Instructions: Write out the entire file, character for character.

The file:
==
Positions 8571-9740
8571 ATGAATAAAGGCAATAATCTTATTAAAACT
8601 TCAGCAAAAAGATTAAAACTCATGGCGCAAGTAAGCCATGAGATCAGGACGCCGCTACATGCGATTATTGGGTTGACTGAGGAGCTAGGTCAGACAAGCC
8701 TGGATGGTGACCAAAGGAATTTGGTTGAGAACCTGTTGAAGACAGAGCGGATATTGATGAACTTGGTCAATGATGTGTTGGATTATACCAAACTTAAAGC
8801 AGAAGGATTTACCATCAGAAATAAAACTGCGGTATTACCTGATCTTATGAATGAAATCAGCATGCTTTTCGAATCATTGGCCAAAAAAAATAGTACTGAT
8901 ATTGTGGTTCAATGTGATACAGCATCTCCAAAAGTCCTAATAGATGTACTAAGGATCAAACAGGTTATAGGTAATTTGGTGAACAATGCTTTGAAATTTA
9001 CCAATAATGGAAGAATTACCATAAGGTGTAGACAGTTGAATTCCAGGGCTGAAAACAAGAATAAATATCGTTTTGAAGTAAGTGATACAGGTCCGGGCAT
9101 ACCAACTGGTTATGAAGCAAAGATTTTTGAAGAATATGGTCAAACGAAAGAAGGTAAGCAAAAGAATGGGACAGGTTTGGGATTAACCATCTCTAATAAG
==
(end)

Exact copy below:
Positions 8571-9740
8571 ATGAATAAAGGCAATAATCTTATTAAAACT
8601 TCAGCAAAAAGATTAAAACTCATGGCGCAAGTAAGCCATGAGATCAGGACGCCGCTACATGCGATTATTGGGTTGACTGAGGAGCTAGGTCAGACAAGCC
8701 TGGATGGTGACCAAAGGAATTTGGTTGAGAACCTGTTGAAGACAGAGCGGATATTGATGAACTTGGTCAATGATGTGTTGGATTATACCAAACTTAAAGC
8801 AGAAGGATTTACCATCAGAAATAAAACTGCGGTATTACCTGATCTTATGAATGAAATCAGCATGCTTTTCGAATCATTGGCCAAAAAAAATAGTACTGAT
8901 ATTGTGGTTCAATGTGATACAGCATCTCCAAAAGTCCTAATAGATGTACTAAGGATCAAACAGGTTATAGGTAATTTGGTGAACAATGCTTTGAAATTTA
9001 CCAATAATGGAAGAATTACCATAAGGTGTAGACAGTTGAATTCCAGGGCTGAAAACAAGAATAAATATCGTTTTGAAGTAAGTGATACAGGTCCGGGCAT
9101 ACCAACTGGTTATGAAGCAAAGATTTTTGAAGAATATGGTCAAACGAAAGAAGGTAAGCAAAAGAATGGGACAGGTTTGGGATTAACCATCTCTAATAAG